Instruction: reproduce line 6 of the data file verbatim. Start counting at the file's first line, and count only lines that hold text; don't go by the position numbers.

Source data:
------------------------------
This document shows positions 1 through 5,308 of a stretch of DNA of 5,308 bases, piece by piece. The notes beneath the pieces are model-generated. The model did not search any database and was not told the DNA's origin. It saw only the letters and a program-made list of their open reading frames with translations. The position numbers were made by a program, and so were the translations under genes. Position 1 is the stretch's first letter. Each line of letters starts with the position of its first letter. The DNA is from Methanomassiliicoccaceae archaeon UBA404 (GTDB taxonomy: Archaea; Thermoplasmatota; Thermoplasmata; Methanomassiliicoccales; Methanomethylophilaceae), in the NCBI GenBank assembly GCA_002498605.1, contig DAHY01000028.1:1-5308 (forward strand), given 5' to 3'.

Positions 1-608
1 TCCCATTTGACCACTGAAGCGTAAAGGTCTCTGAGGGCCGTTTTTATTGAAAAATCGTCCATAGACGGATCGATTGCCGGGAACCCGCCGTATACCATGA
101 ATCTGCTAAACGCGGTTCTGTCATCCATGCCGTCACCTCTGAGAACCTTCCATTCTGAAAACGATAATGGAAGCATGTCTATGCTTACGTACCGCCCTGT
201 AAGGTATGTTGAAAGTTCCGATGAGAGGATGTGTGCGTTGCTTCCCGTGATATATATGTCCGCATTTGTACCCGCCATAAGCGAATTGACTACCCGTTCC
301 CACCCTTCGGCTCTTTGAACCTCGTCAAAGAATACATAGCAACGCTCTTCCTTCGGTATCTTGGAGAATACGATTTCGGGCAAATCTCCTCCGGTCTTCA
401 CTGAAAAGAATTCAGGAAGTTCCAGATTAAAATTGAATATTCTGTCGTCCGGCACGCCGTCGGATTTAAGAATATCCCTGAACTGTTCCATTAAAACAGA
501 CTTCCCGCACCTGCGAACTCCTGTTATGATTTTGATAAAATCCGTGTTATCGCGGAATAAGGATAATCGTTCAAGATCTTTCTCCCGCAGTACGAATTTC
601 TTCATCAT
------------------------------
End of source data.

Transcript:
301 CACCCTTCGGCTCTTTGAACCTCGTCAAAGAATACATAGCAACGCTCTTCCTTCGGTATCTTGGAGAATACGATTTCGGGCAAATCTCCTCCGGTCTTCA